Meanwhile, your friend with the two sons is doing the same with the “boy” qualities – sturdiness, exploration, mess, strength, power, abundance, dirt, violence, etc. – and reflecting, possibly with some regret, that boys will be boys.
(Your friend with the children of both sexes is just irritated at how few clothes can realistically be passed down.)
You might be saying, “Wait a minute, I don’t do that. I’m not influenced by this shit.”
I think you are.
We all are. Everyone who lives in a given society participates to some extent in its thinking. The messages are everywhere – we’d have to be cultural hermits to avoid absorbing them.
And our children – all children, everywhere – look to their adults for guidance, for permission and restriction, for instructions both implicit and explicit about how to be in the world. How we think and feel about gender informs how they will think and feel, about gender and about themselves – how they will perform the gender or genders they assume throughout their lives.
(Yes, gender is a performance, like so much about how we present ourselves to the world.)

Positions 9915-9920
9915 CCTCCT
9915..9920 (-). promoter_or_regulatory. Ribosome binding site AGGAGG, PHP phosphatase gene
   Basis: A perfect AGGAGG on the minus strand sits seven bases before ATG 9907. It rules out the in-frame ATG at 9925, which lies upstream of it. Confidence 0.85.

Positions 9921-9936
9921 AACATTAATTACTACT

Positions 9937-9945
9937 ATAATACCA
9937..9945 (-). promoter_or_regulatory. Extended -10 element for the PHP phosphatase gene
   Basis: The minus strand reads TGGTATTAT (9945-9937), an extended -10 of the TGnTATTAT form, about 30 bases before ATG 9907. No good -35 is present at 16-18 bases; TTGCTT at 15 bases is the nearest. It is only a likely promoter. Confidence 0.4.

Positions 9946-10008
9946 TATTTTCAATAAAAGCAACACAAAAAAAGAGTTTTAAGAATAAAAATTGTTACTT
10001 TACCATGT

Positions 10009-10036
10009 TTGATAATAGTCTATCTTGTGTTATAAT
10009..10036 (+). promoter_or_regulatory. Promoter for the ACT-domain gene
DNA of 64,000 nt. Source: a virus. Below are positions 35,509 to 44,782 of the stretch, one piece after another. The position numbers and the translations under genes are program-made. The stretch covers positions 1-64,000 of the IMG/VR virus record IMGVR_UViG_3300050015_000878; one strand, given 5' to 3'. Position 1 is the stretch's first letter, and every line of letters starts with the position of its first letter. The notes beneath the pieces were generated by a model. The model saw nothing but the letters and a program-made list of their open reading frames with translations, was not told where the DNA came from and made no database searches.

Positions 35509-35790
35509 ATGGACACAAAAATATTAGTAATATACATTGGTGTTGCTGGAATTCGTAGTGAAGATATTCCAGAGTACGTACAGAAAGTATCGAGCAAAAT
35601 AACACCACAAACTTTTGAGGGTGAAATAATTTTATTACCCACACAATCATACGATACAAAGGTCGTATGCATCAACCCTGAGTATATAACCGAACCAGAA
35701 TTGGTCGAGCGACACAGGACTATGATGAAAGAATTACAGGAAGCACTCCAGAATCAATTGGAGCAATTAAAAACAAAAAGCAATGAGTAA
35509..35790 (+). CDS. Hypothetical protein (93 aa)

This stuff matters, is what I’m trying to say.
So, what’s to be done?
Unconscious noticing is how this kyriarchal mechanism works. From birth, we are presented with information about gender. Most of it is implicit, not explicit. We know more about our society’s beliefs and norms than we ever articulate.
Conscious noticing can counter this effect – to some extent. I don’t believe it’s possible to erase it entirely. By looking squarely at how gender is codified, we can bring our implicit beliefs about boys and girls, men and women, out into the open and see if we really wish to stand over them.
I’d never thought about the politics of knicker elastic until Ailbhe brought it to my attention. (Had you ever thought of it, before reading this post? Genuine question!) The more we speak about what we see, the more people will start to notice for themselves.
Tell your friends when you notice one of these patterns. Play that game where you get a point for every young girl you see who is not wearing anything pink. Blog. Have conversations with your children about gender normativity, and how restricted their colour and design choices would be if they stuck rigidly to their own “side”.
Dress kids in the “wrong” colours. Look for truly gender-neutral clothes. Make glittery fairy wings for your son, and a skeleton pirate costume for your daughter. Buy my T-shirts (hem-hem).
There’s a limit here, of course, because children have preferences too – and particularly as they get older, they’ll be under increasing pressure to conform. In our household, sartorial revolution is mostly confined to the sock drawer at this stage, although we do look in the girl section whenever we go shopping.
We won’t see the end of the kyriarchy in our lifetimes. (Boo! I wish I could say I believed otherwise, but there it is.) That’s not a reason to give up, though. Solidarity is important, and every action counts.